Note-Taking Tips

Taking good notes will make it easier for you to review texts, lectures, class discussions, and other assignments, especially when it comes time to work on a project, paper, or presentation. Not only does note-taking save time and energy, but it can also help you absorb information. This handout focuses on the note-taking process, from preparation to review.


In-Class vs. Independent

  • If you’ll be taking notes in class, make sure to look at the syllabus and the text for that day to get a sense of which topics the class will cover.
  • If you’ll be taking notes on an independent assignment (this could be anything from reading an article to watching a movie), think about what themes and ideas you’d like to focus on.

Longhand vs. Digital

  • Writing notes longhand can be time-consuming, but it means you’ll be selective about what you choose to write down. Writing by hand also encourages deeper engagement with a text than typing does.
  • Taking notes on a computer is a useful way to gather information rather quickly. In a lecture setting where students need to retain lots of factual information, typing may be more effective than using pen and paper. Taking digital notes also makes it easier to edit and regroup information later on.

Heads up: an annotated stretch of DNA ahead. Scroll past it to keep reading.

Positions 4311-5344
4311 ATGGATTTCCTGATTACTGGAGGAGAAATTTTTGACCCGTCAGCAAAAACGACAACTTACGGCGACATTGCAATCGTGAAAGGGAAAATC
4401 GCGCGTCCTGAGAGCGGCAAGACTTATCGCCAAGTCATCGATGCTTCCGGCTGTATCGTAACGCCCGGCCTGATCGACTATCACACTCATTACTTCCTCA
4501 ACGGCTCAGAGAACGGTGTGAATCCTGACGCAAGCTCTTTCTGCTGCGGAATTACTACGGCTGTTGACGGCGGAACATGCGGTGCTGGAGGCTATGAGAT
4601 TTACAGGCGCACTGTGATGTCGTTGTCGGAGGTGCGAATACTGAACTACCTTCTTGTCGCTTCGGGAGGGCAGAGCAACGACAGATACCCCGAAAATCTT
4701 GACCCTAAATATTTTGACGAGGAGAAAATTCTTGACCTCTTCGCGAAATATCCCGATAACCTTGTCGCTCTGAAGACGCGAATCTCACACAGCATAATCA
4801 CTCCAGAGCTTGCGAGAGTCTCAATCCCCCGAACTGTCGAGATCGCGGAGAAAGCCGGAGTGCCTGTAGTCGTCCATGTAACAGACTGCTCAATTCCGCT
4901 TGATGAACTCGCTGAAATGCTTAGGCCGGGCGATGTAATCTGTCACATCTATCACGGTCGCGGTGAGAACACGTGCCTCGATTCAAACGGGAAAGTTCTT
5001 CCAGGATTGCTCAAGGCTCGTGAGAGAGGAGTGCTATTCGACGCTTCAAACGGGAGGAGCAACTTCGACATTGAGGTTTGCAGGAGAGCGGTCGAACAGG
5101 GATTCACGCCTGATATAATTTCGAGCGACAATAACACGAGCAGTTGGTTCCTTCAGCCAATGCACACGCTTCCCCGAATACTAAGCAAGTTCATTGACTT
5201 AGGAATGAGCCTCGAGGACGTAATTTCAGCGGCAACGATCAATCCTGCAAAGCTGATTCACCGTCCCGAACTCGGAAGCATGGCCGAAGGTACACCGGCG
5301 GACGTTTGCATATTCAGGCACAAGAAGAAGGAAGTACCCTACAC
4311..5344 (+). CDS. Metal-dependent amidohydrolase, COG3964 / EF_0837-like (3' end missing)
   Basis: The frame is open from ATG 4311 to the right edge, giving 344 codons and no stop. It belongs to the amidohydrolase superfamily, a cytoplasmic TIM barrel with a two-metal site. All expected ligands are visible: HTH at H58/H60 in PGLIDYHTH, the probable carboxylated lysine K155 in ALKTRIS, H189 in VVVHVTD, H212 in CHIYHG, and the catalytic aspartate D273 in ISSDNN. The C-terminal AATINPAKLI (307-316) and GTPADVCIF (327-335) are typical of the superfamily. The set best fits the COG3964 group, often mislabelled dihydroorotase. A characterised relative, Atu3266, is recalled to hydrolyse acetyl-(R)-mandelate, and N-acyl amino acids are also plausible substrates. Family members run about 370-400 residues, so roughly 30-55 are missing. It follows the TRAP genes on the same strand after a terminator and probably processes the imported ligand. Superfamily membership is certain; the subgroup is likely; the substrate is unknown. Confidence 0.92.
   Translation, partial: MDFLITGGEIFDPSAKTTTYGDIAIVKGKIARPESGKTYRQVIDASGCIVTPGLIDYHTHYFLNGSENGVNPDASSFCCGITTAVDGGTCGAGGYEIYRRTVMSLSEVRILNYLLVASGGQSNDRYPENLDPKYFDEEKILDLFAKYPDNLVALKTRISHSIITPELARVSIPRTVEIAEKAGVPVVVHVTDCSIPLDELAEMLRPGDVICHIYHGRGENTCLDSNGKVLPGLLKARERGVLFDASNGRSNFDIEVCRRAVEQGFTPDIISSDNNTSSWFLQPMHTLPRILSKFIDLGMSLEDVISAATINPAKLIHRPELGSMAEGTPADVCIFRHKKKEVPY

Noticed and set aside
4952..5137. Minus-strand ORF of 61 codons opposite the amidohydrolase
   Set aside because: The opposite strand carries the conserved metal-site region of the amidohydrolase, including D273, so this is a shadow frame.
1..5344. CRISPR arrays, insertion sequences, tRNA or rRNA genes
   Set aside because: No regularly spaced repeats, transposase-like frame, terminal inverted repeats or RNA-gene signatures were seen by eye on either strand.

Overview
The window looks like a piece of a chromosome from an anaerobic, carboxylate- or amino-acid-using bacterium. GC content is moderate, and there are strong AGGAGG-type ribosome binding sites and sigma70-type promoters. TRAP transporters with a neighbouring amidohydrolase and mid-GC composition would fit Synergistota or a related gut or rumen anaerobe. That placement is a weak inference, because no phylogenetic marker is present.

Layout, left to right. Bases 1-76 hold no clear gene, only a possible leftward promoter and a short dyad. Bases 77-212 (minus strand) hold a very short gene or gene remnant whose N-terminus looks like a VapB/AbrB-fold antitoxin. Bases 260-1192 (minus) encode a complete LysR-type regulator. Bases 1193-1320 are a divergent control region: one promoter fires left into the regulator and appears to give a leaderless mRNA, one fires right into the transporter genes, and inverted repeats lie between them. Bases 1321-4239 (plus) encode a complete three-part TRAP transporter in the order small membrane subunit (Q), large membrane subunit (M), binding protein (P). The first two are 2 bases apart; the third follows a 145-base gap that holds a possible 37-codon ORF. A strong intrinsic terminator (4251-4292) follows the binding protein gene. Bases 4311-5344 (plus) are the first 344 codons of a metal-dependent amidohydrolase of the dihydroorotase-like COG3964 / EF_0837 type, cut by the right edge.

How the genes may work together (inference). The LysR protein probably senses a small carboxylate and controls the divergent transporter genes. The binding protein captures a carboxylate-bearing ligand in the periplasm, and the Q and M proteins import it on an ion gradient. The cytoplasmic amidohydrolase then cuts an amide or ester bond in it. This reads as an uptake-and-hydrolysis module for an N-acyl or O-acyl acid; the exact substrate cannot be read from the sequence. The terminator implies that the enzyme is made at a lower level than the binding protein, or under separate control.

Note Taking Styles


Perhaps the most common form of note-taking, the outline relies on main topics, subtopics, and details in order to group ideas. More informaiton.

Outline sketch for note-taking



This type of note-taking allows you to record concepts spatially and doesn’t rely on a linear format. You can draw branches between a main topic, subtopics, details, quotes, or other supporting facts.

Mapping example for Note-Taking


This style divides the page into a note-taking section, a cue column (where notes are condensed into brief main ideas or questions), and a summary section.

Cornell Note-Taking Image Reference


Charting relies on columns (and sometimes rows) to group notes by topic. Charting or mapping may be preferable to an outline if a lecture or text tends to skip around between topics.

Charting Note Taking Image Reference


If possible, set aside a few minutes to re-read your notes after class. Do you need to consult a professor, classmate, text, or other resource in order to fill in any gaps? Are there linkages you can draw between these notes and other assignments that you might want to jot down while they’re fresh in your mind? Master Notes After you’ve taken notes, the next step is to figure out how to make them accessible for future use. One way of doing this is to consolidate the notes you’ve taken into a master document. Your master document could be anything from a handwritten journal to a set of Google Drive folders, as long as your notes are in a place where you can easily retrieve them.